Founded in 1996, Evergrande has become a significant player in the real estate industry with over 1,300 building projects. The company is now in the news for its massive debt of more than $300 billion and a recent announcement of its intention to default on payments. Even after selling other assets related to its soccer team and electric vehicle company, it is still not enough to offset the debt.
Due to the introduction of new rules to control money borrowed by real estate developers, Evergrande was forced to sell most of its properties at discounted prices to ensure the cash flow was enough to keep the business afloat. Now, it is battling to meet the payments on its debts. It is faced with about 800 incomplete buildings, unpaid suppliers, and millions of homebuyers who have partially paid for their investments. The Chinese government said Evergrande should not expect a bailout from them.
Our assessment of the situation and actions.
- The Chinese government has cited reckless financial manipulation and blind expansion as reasons for Evergrande’s woes. Even with strict borrowing rules for real estate companies, regulators recently approved a proposal for Evergrande to restructure its debts. It is a sign that the real estate company may buy time to get out of the crisis.
- If Evergrande goes down, India will not be affected much. Past events like the Trump-Xi trade war or COVID-19 have made global companies look for alternative commodity exporting companies such as Indian steel and chemical manufacturers other than China.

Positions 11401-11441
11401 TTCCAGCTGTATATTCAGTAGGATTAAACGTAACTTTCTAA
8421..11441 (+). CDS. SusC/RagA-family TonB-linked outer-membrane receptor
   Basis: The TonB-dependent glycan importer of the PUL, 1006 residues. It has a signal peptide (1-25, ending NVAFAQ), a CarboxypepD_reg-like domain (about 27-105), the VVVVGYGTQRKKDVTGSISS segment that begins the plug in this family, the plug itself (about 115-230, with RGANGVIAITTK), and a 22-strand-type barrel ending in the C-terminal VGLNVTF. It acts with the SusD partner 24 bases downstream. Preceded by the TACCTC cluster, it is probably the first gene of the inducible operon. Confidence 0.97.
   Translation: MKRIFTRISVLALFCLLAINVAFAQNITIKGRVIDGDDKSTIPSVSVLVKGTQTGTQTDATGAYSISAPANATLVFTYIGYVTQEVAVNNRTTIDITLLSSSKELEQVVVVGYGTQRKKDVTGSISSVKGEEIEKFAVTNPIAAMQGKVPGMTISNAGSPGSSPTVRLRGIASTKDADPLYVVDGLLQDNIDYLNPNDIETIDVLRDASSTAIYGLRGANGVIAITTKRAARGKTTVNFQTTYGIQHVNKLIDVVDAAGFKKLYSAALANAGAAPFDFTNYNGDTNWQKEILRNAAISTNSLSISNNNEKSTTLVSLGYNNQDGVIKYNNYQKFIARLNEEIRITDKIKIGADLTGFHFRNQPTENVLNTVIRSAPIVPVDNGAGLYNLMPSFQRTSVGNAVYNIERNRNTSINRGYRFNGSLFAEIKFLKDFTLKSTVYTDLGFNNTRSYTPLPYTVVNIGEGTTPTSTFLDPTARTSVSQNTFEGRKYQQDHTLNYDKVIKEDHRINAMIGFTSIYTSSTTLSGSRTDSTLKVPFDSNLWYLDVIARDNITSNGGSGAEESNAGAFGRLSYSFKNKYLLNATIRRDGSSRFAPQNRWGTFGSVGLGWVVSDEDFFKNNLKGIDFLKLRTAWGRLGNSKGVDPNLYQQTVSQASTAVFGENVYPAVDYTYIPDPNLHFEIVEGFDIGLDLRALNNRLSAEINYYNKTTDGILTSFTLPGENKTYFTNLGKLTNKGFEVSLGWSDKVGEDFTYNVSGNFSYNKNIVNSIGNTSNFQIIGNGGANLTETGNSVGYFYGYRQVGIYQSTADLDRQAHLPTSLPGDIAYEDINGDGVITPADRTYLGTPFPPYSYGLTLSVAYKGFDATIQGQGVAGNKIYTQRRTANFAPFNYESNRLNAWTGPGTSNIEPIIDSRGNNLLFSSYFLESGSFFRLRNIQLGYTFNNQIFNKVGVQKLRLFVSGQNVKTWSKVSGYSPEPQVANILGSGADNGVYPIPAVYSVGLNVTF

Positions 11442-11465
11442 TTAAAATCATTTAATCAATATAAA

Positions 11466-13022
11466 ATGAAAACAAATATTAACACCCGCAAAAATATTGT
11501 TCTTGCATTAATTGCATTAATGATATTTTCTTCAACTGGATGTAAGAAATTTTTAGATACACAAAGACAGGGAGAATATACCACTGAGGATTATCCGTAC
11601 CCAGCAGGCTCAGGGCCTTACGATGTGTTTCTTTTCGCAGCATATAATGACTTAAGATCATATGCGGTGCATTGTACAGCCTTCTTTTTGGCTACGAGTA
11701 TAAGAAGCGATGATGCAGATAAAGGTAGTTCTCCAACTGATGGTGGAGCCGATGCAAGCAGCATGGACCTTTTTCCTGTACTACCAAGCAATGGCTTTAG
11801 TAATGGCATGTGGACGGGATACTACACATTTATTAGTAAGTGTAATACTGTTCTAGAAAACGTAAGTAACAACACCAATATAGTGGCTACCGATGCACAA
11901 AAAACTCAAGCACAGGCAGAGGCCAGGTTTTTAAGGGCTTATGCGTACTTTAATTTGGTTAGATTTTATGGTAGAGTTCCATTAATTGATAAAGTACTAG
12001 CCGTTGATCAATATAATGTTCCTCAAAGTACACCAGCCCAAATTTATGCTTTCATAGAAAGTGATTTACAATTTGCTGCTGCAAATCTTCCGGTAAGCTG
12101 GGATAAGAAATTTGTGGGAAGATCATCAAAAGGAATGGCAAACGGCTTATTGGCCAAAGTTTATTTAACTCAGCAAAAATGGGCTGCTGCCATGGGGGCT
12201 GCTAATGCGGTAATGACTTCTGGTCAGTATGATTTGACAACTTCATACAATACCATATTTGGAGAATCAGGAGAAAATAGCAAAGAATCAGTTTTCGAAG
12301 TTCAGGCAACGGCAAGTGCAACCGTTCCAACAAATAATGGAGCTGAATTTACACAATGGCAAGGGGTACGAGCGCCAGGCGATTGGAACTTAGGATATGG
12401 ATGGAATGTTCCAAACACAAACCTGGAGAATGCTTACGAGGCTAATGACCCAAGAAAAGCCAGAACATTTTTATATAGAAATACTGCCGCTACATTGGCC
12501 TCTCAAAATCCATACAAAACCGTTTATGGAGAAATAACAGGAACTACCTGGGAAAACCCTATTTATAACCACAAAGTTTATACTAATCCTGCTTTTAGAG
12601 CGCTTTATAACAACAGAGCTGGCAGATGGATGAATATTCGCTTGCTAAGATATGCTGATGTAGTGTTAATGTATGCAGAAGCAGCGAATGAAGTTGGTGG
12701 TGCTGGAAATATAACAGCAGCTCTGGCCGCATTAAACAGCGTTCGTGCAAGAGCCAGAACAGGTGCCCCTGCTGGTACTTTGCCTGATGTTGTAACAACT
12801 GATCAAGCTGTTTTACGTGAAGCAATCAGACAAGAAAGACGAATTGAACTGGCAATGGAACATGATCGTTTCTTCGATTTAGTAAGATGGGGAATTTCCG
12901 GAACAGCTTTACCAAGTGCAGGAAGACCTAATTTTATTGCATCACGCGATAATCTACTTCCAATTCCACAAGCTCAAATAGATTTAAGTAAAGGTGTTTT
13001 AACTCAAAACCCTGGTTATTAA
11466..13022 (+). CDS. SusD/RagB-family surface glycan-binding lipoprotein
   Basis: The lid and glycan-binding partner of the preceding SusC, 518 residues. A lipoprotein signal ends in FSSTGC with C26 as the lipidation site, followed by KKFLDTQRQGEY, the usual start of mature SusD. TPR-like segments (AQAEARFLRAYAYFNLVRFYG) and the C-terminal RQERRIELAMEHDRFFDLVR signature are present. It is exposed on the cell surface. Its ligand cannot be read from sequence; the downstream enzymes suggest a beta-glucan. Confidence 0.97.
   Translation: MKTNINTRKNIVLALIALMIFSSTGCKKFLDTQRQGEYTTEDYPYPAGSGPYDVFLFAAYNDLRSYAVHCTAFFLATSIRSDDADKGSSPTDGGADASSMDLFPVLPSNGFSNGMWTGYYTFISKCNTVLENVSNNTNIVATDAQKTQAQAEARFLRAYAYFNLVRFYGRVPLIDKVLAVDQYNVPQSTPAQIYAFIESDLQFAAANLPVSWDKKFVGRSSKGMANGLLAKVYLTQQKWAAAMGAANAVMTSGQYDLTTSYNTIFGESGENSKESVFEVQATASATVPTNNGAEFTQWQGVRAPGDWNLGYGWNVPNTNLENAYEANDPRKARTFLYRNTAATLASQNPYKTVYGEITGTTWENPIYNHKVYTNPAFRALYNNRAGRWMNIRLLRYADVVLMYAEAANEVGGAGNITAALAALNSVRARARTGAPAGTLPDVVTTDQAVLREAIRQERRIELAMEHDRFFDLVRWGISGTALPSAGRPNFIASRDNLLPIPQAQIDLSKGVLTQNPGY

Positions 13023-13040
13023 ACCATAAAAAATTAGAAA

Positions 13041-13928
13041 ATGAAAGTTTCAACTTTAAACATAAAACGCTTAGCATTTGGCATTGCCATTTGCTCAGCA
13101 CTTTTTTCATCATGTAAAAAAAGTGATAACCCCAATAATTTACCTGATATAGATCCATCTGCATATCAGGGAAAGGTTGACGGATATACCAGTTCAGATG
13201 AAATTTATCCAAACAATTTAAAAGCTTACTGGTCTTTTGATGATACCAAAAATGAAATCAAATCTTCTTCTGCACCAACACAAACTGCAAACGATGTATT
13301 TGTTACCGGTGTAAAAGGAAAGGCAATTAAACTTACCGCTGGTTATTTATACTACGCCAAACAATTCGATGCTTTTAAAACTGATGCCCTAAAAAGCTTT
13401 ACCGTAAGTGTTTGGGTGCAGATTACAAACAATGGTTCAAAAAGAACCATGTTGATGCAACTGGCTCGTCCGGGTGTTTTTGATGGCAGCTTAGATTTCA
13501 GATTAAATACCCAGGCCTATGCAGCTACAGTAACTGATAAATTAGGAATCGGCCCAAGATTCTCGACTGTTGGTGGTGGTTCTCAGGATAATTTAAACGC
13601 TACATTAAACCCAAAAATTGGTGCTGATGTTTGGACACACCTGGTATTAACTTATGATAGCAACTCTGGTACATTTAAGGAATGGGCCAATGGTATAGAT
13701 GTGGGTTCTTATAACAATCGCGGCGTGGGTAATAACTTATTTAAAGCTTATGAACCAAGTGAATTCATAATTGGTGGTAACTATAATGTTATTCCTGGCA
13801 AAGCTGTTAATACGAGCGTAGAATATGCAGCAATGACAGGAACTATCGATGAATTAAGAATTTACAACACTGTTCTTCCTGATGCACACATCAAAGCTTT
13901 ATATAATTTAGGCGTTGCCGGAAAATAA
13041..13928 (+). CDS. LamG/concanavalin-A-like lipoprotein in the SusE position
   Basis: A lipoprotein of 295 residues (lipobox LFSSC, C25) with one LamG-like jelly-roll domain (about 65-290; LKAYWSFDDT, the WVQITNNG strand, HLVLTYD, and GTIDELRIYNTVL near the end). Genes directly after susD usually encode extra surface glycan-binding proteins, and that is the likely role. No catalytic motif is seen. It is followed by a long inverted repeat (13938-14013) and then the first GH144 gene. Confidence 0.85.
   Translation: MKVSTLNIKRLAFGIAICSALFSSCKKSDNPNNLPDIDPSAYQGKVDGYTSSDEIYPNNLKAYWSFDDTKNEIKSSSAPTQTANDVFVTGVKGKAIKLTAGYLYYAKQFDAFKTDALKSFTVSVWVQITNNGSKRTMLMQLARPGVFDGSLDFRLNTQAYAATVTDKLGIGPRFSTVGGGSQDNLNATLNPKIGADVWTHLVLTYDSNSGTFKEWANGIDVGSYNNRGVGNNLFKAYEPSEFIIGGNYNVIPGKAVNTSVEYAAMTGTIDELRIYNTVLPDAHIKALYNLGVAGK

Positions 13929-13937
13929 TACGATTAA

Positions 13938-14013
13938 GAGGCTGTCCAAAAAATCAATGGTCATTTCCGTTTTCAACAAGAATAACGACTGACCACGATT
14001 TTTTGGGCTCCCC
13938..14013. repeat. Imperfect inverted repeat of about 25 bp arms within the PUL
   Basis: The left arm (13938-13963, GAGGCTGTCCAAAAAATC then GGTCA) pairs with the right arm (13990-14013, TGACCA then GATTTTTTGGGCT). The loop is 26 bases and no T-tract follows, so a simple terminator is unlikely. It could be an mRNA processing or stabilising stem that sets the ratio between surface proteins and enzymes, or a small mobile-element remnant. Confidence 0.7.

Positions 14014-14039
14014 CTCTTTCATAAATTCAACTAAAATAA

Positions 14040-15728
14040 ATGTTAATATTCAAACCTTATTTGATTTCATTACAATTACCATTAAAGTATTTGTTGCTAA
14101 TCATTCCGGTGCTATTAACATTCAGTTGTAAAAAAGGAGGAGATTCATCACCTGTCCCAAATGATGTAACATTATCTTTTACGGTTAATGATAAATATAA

- The company adopted a business model that requires them to borrow first before embarking on a new project. This model turned out to be a loss even as tight rules in the property sector were introduced to curb debt levels in China. It has decided to bring onboard financial advisers to explore all feasible solutions and help assess the situation.
The fall of Evergrande is expected not to affect global finance. However, universal demand for Chinese merchandise can potentially fall. This situation can impact worldwide markets since China is a major stakeholder in international trade.
The situation can be salvaged if projects are segregated to ensure asset value is materialized. The cash flow may be used for construction only because home buyers and suppliers are the most critical stakeholders.
With a 30-day grace period, we expect the Chinese government to offer guidelines on how Evergrande can restructure its debts. It is a sure way to cushion stakeholders from taking on a significant loss and prevent Evergrande’s defaults from negatively impacting the banking system.